learning rate

The rate at which a technology becomes more efficient in use of resources (both physical and monetary) as the number of produced units, or installed capacity increases. 

life cycle analysis (LCA)

An analysis of the balance of positive and negative emissions associated with a certain process, which includes all of the flows of CO2 and other greenhouse gases, along with impacts to other environmental or social impacts of concern. This analysis also includes greenhouse gas emissions that result from the materials used to construct a given process (commonly referred to as embodied emissions), as well as from the energy resource used to meet the energy demands of the process.

lignin

A complex organic polymer found in the cell walls of many plants, making them rigid and woody.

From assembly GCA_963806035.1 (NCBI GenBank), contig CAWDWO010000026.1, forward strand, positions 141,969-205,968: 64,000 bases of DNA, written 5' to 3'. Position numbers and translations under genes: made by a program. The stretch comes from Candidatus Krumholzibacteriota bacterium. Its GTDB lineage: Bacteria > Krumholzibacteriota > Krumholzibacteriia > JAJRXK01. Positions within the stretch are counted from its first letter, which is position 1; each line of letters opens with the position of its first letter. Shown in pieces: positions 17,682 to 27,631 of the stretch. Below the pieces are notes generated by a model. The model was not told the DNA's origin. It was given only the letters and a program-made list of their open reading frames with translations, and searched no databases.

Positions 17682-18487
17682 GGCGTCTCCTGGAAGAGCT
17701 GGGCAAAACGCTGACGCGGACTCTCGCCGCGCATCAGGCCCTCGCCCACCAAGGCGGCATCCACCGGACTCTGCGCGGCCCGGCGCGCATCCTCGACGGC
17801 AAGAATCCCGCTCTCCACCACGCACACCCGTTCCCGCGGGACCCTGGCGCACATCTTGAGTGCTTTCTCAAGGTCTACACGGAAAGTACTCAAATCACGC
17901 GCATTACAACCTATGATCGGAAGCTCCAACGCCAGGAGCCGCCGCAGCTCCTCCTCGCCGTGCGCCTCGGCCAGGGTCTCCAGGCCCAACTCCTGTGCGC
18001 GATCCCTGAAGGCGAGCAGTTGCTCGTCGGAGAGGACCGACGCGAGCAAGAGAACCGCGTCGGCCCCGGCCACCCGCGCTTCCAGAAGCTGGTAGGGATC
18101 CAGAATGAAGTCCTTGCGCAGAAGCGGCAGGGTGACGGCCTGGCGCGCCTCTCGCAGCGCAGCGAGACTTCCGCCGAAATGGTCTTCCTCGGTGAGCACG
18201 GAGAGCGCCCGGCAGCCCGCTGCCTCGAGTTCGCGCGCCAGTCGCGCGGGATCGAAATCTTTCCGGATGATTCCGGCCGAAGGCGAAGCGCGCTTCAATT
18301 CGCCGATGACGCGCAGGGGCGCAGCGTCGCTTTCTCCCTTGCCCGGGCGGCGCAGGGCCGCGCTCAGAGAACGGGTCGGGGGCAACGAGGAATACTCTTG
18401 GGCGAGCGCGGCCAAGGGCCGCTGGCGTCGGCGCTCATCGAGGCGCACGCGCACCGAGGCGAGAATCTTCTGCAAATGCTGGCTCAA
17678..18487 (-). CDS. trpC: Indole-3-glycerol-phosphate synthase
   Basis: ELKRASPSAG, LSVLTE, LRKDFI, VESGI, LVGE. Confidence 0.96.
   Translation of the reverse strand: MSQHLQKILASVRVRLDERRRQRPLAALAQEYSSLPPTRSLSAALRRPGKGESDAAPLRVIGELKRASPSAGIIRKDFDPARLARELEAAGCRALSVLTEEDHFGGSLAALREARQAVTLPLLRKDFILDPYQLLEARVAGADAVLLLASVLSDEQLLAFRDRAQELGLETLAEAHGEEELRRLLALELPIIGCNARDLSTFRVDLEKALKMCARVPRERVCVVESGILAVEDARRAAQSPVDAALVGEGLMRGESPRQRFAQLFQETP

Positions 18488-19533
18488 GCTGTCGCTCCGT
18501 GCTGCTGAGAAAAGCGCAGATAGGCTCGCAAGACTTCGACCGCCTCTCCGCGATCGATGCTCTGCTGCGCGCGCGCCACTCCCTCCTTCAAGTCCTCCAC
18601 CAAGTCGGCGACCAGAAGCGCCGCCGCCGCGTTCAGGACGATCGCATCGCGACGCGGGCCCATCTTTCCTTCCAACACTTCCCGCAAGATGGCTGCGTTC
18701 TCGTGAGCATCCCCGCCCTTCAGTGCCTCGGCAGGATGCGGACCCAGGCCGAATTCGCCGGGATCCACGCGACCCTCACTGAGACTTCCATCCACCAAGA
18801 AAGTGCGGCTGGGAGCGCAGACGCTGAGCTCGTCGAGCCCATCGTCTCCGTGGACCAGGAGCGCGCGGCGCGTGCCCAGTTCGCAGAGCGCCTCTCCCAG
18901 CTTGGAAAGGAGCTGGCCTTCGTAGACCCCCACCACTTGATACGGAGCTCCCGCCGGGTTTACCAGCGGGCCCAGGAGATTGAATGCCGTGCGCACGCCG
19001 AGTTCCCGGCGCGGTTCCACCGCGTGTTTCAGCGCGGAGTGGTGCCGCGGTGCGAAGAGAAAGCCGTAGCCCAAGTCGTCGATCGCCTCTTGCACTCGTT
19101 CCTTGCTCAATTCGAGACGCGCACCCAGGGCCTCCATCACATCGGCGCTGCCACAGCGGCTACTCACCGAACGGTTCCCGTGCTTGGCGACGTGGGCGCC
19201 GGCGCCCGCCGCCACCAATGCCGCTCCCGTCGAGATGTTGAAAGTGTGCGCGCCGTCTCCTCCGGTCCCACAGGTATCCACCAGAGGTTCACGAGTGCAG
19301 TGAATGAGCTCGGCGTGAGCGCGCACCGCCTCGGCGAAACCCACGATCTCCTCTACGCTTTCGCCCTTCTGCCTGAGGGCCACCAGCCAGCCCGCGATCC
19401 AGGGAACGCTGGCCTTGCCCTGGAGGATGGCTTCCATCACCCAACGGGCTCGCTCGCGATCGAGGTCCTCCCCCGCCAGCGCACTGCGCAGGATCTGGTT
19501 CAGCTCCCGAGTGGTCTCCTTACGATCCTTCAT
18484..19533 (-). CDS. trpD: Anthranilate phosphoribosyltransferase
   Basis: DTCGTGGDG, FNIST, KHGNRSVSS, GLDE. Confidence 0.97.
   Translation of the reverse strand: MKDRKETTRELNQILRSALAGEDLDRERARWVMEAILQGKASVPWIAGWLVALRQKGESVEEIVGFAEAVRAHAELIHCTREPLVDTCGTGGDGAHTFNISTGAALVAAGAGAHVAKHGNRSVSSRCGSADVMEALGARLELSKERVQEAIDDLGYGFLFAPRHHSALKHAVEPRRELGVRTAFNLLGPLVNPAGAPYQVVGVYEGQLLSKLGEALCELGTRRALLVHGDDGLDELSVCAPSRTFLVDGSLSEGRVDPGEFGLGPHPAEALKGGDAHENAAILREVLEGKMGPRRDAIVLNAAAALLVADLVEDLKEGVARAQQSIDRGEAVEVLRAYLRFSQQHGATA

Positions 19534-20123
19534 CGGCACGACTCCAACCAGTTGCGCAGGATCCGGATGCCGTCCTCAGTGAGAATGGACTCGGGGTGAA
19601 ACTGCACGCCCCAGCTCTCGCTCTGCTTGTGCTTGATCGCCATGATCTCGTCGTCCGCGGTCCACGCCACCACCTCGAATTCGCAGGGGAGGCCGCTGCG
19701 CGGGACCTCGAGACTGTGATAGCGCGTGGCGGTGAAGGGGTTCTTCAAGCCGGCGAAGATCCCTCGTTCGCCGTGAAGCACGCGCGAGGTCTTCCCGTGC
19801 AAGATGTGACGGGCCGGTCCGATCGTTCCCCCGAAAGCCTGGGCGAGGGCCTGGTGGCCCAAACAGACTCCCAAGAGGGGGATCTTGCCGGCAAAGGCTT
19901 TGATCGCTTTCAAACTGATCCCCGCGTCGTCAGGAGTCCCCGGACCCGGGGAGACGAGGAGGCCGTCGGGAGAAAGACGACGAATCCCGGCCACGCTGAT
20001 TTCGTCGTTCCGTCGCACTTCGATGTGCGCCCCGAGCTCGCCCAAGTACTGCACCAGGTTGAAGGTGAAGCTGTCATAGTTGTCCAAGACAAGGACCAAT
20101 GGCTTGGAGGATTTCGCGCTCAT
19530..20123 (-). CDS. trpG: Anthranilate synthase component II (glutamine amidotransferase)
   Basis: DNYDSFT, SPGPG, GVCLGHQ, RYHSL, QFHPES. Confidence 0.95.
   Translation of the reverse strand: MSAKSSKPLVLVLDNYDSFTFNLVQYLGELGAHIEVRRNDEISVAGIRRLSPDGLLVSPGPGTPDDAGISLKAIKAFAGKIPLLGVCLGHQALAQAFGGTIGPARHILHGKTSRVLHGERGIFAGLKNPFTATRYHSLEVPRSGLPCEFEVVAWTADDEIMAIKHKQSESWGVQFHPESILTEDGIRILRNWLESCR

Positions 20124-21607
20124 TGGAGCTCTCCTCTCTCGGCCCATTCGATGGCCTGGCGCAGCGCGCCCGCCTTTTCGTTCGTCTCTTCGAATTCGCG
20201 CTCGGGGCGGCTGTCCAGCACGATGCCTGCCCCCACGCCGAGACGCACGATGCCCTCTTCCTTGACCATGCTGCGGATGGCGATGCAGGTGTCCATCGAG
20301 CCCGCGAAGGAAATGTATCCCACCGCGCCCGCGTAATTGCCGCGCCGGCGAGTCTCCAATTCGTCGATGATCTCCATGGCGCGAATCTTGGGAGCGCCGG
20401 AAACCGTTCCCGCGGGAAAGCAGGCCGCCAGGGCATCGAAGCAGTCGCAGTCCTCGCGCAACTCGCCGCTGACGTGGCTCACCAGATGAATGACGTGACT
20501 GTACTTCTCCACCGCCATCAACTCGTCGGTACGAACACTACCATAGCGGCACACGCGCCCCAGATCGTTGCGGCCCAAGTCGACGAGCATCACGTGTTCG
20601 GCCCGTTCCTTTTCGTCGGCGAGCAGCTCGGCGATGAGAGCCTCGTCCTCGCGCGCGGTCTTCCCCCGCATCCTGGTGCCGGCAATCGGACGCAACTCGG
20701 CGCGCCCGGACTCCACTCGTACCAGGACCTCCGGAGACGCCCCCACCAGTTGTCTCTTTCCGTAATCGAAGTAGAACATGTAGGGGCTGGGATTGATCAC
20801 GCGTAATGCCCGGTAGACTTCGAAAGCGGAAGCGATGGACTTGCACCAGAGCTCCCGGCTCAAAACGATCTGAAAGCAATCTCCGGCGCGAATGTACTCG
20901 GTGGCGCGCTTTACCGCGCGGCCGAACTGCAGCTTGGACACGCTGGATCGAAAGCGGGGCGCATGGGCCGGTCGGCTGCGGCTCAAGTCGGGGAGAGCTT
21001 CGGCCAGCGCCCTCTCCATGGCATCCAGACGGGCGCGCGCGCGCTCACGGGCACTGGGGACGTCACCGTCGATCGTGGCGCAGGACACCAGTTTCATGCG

lignocellulose/lignocellulosic crops

Refers to plant dry matter (biomass) such as wood.  It is the most abundantly available raw material on Earth for the production of biofuels, mainly bioethanol.

low-carbon fuel standard (LCFS)

A rule enacted to reduce carbon intensity in transportation fuels as compared to conventional petroleum fuels, such as gasoline and diesel. 

low energy demand scenario (LED)

Refers to scenarios that limit global warming to 1.5° C, describing major transformations in energy supply and ever-rising energy demand.

lower heating/calorific value (LCV)

A calculation assuming that the water component of a combustion process is in vapor state at the end of combustion.

mafic rock

Igneous rock that contains relatively high amounts of magnesium and iron and is silica-poor (approximately 45 – 52 percent SiO2) – i.e., basalts and gabbros.

megajoule

A unit of energy equal to 1 million joules.

megawatt

A unit for measuring power that is equivalent to one million watts. One megawatt is equivalent to the energy produced by 10 automobile engines.